http://globalnews.ca/news/553154/port-mann-bridge-contractor-mired-problem-projects/


    SNC Lavalin
    http://www.cbc.ca/news/business/snc-lavalin-bribery-case-threatens-billions-in-federal-contracts-1.2964018

    http://www.theglobeandmail.com/report-on-business/rob-magazine/snc-lavalins-gadhafi-disaster-the-inside-story/article4570115/?page=all

    Hawgwash

    ReplyDelete
  2. Sorry Norm, there was one more Kiewit link I intended to include. It speaks volumes by itself.
    http://thetyee.ca/News/2013/04/08/Kiewit-Record/

    Hawgwash

    ReplyDelete
  3. Next question: does Minister Stone call up the "partners" and say "Hey, we have a big repair bill that we'd like to share with you."

    "Or, for a generous donation to the party, we'll take it on ourself and just bill the taxpayer."

    ReplyDelete
  4. This is the result of design, Engineer and build being awarded to one corporate entity. The checks and balances normally looked after by having 3 separate companies do the design, engineer and build. This construction best practice has all but disappeared in public sector contracts. The current practice of 3P projects are not much other than a sweetheart deal for the companies who build them. This current Provincial government is selling the future of BC to select companies, without any consideration for the massive mortgages they are committing our future generation to pay for. The Socreds never did this and they built far more of this province than the Liberals are doing while selling the future to their friends/political contributors.

    ReplyDelete
  5. Ah yes. The Sea to Sky Highway: As crooked as it is scenic.

    ReplyDelete
    Replies
    1. Yes, but it was just a week ago that Province columnist Michael Smyth was reminding people about fast ferries. It is so much easier to replay an old show than to do a little original work and look at billions in overruns and sweetheart deals done by the present group of fraud artists.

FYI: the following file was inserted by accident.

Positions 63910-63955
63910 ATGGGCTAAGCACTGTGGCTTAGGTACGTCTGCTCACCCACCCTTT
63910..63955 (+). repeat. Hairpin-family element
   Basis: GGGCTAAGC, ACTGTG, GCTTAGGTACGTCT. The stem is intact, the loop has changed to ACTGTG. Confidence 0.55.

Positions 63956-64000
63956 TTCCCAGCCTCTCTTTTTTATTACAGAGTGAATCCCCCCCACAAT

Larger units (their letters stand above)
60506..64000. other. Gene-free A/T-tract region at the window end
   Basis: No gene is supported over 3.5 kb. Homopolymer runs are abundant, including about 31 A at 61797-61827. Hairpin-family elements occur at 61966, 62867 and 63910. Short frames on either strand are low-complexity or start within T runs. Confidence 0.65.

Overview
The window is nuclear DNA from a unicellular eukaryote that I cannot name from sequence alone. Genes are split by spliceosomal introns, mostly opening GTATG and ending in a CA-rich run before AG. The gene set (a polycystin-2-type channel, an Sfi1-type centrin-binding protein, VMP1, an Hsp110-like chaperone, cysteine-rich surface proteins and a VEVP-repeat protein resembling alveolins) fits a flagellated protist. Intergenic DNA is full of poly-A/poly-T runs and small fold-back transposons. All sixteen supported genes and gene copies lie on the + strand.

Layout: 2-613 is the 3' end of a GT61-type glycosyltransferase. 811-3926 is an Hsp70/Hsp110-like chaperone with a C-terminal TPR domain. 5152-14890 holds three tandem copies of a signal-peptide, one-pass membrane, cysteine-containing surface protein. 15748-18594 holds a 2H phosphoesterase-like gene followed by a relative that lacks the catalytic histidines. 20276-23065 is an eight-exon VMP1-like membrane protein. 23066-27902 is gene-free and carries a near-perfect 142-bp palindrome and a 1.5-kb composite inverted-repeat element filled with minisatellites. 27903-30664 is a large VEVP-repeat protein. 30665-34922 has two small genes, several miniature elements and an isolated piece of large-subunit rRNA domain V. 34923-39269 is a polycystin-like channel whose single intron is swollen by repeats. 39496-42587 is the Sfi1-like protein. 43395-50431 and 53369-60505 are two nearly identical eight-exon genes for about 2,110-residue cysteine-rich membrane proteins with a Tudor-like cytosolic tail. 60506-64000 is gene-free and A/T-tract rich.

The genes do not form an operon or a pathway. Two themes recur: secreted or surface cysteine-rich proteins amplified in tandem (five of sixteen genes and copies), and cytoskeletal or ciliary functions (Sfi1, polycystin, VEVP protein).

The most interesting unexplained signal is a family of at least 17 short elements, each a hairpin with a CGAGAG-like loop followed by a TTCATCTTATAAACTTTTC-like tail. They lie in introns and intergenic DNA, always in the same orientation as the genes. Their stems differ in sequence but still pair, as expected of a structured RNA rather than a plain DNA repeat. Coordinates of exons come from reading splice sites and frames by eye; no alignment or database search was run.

Delete
    2. Oh yes, that old saw, Fast Ferries. Never the Canada Line went over budget by $1 billion, or the new stadium roof cost over $500 million, or the Sea to Sky Highway falling apart, or BC Rail being sold off for a song; all BC Governments malfeasance is boiled down to Fast Ferries and those were sold under scrap price!

      Delete
    3. But the fast ferries were resold to Abu Dhabi Mar a yacht-building company based in the United Arab Emirates and even though the details of the sale are confidential you can bet that Washington State Marine Group`s profit of their 19 million "investment" would make the Burke mountain land sale pale in comparison. Neo Liberals whole game is taking public wealth and redistributing it among business with the inferred implications of future employment or benefits. Its the Rosetta Stone of the neo liberals policy and if you look at everything they do through that lens its pretty easy to see their angle.
      .

      Delete
  6. I just read that taxpayers are "not on the hook" for this repair. Should I believe the Minister ?

    Guy in Victoria

    ReplyDelete
    Replies
    1. Like, when they said the problems Laila raised were merely cosmetic?

      Or, when they said the $400 million, no, $600 million, no, $795 million, no, $1,153 million project was on-time, on-budget?

      Delete
  7. And who paid for the 'icefall' on the Port Mann? Better not have been the taxpayer!

    ReplyDelete
  8. There is little that can be taken as truthful, when originating from BC Lie-beral government representatives.

    ReplyDelete
  9. Ah yes, the Fast Ferries. A solid target and so easy to trot out by the “lazy-fair” government handout readers.

    Next time one of them decides to take a 25 year walk down memory lane to the Fast Ferries I would encourage them to go just a few years farther back to the Coquihalla.

    The highway that was fast tracked through the winter and by thaw time so much of it had settled and heaved, huge portions had to be rebuilt. The highway that had electric heaters installed under the asphalt. Heaters that cost a fortune, never worked properly and were soon unplugged.
    Mustn't forget Kerkhoff Construction, the Kiewits of the 80s.
    Hawgwash.

    ReplyDelete